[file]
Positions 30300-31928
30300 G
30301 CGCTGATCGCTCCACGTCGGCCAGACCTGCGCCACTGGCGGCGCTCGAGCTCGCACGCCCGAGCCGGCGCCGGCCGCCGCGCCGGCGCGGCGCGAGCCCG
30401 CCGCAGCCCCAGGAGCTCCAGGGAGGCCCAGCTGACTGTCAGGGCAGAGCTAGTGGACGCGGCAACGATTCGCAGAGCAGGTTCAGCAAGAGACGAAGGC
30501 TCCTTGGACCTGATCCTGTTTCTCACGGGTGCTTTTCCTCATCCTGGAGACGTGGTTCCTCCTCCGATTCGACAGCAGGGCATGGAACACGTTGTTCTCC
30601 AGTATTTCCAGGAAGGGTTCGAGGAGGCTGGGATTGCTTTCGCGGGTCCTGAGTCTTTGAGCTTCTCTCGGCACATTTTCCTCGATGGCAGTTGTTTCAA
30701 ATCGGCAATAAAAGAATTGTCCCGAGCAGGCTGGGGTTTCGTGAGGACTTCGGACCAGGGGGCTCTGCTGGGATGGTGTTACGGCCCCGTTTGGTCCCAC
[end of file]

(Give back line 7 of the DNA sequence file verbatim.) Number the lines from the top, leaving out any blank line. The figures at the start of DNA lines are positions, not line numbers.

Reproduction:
30701 ATCGGCAATAAAAGAATTGTCCCGAGCAGGCTGGGGTTTCGTGAGGACTTCGGACCAGGGGGCTCTGCTGGGATGGTGTTACGGCCCCGTTTGGTCCCAC